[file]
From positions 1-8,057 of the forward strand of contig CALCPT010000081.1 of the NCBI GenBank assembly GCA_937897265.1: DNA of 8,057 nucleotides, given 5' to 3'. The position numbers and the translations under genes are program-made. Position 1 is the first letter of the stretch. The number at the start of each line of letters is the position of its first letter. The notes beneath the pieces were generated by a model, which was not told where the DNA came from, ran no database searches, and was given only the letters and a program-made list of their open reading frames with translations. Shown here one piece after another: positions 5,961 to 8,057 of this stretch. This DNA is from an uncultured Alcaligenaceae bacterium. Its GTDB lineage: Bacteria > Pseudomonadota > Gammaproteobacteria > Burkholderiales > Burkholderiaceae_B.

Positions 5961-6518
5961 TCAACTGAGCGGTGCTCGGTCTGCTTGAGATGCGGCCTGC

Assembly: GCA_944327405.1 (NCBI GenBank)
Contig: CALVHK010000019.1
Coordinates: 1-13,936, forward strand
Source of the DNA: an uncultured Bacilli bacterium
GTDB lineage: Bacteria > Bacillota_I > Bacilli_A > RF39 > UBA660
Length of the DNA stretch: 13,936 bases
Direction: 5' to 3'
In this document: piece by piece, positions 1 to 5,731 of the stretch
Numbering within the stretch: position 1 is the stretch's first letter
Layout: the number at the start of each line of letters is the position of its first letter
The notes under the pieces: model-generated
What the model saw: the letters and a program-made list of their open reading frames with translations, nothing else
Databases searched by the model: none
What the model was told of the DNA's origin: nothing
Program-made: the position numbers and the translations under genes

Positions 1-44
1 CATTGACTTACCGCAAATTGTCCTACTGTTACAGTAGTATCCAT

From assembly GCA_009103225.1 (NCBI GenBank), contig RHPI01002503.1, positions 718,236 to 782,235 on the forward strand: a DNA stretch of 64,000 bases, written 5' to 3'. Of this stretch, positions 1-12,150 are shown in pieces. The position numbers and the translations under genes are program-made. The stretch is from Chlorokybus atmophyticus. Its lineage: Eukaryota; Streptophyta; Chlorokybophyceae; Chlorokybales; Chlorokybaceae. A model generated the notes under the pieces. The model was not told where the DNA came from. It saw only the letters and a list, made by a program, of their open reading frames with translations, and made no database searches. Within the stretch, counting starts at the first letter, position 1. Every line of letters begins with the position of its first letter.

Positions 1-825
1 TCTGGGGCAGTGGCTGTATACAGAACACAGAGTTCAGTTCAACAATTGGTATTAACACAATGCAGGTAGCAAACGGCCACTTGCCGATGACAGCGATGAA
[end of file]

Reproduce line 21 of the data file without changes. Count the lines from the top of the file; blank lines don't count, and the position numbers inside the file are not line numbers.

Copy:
From assembly GCA_009103225.1 (NCBI GenBank), contig RHPI01002503.1, positions 718,236 to 782,235 on the forward strand: a DNA stretch of 64,000 bases, written 5' to 3'. Of this stretch, positions 1-12,150 are shown in pieces. The position numbers and the translations under genes are program-made. The stretch is from Chlorokybus atmophyticus. Its lineage: Eukaryota; Streptophyta; Chlorokybophyceae; Chlorokybales; Chlorokybaceae. A model generated the notes under the pieces. The model was not told where the DNA came from. It saw only the letters and a list, made by a program, of their open reading frames with translations, and made no database searches. Within the stretch, counting starts at the first letter, position 1. Every line of letters begins with the position of its first letter.